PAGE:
However, what has been taking place on a more or less official level has also been happening in the day-to-day life of the church members. You and we are getting to know each other personally. At the beginning of the year the undersigned sent to all the Protestant Reformed churches a newsletter in which a special “thank you” was given to one church in particular for sending to us their bulletins and other church news. An invitation was extended to the other churches to do likewise. The response has been very gratifying. Individual saints have taken it upon themselves to send news and bulletins both from their churches and from their schools. Some were from the older and retired, some from busy mothers, others from teenagers and even from primary school children. To cement the bond between us, this material is distributed among the members of the congregation for all to read and enjoy. As one correspondent wrote, “It’s as if we’re holding hands around the world with those of like faith.” What was especially gratifying were the letters from the school children who are being made aware of their relationship to saints in other lands. One group of third-graders wrote, “We are writing to find out more about Christians in other lands. We want to know more about your church in New Zealand.” This was followed by a number of questions and a request for a picture of the church and congregation. Enough to warm the heart of any saint!

In light of the above I want to use this opportunity, personally and on behalf of the congregation, to thank all of you for this manifestation of love for fellow saints in other parts of the world. It is almost like “holding hands,” isn’t it? If there are more of you who would like to share in this experience, we welcome your letters and we will try to reply in kind. Or, if you can, you may visit us in person. Already we have had visitors from a number of different countries, which has led to the formation of friendships which continue yet today. Our homes are always open. What one immediately experiences is that, even if we have never met before, yet because we are fellow saints it is as if we always knew each other. Such is the family of God. Such is the experience of the communion of the saints on what was once only the local level, but now also the global. Our church family extends beyond our city, state, and country, to foreign lands and to the islands of the seas, even to the remotest parts of the earth.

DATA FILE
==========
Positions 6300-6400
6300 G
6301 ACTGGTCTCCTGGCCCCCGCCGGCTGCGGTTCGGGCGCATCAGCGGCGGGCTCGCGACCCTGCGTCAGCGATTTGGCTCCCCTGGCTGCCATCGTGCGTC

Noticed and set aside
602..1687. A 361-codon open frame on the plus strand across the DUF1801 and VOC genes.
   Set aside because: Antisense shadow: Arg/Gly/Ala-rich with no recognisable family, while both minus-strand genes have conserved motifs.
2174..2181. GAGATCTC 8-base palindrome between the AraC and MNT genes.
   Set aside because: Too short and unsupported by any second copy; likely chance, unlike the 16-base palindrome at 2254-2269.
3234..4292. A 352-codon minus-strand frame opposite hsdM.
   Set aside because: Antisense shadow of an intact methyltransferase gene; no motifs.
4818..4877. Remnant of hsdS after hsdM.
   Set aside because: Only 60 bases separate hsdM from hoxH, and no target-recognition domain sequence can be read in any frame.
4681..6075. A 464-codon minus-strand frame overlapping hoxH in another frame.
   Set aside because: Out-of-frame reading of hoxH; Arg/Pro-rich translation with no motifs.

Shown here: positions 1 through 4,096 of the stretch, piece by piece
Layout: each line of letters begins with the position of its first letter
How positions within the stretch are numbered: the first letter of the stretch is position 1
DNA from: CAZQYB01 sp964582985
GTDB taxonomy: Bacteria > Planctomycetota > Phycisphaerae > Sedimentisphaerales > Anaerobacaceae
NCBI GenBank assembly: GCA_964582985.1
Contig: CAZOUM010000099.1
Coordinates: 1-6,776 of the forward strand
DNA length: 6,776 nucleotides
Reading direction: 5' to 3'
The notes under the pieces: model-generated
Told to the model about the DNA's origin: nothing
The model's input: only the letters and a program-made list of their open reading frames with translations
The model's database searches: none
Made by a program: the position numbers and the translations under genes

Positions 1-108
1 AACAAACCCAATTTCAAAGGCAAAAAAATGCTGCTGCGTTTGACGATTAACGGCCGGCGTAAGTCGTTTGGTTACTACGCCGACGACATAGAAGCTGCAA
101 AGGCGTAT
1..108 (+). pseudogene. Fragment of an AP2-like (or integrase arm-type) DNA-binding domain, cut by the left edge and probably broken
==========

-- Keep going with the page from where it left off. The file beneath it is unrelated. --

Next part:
As stated earlier, this points to the imminent return of our Savior upon the clouds of heaven. One of the signs of His return is that “this gospel of the kingdom shall be preached in all the world for a witness unto all nations; and then shall the end come” (Matt. 24:14). Accompanying this sign will be the co-ordinate sign of rampant apostasy from the truth, for Christ also said, “And because iniquity shall abound, the love of many shall wax cold” (Matt. 24:12). Thus the saints are drawn together, in order that they may instruct and encourage one another as they struggle together on their sojourn through this valley of the shadow of death. Each child of God is a member of the body of Jesus Christ. Each one has a particular place and function within the body that serves the purpose of the whole. As we come nearer to the end of time we see that more and more – not only that we need each other in the local congregation, but also that we need the saints in other lands as well. We as fellow saints have gifts to give and needs to be supplied by’ other saints. As it is in the physical body so it is in the spiritual body. Just as no member of the body can live in isolation from the rest of the members, so also as saints we can not live in isolation from each other. In these perilous times, times in which Satan goes about as a roaring lion knowing that his time is short, the. Lord is drawing us together. Especially in these latter days it is not just a pleasant experience for saints to know each other, but it is a necessity. As Solomon wrote many years ago under the inspiration of the Holy Spirit, “Two are better than one; because they have a good reward for their labor. For if they fall, the one will lift up his fellow: but woe to him that is alone when he falleth; for he hath not another to help him up. Again, if two lie together, then they have heat: but how can one be warm alone? And if one prevail against him, two shall withstand him; and a threefold cord is not quickly broken” (Eccl. 4:9-12).

It is our prayer here in New Zealand that through this article you may learn to know more about us, and that we might all grow in an understanding of how we fit together and relate one to the other in the body of our Lord in the communion of the saints. May the Lord continue to bless us in our respective churches and in the union whereby He has bound us together.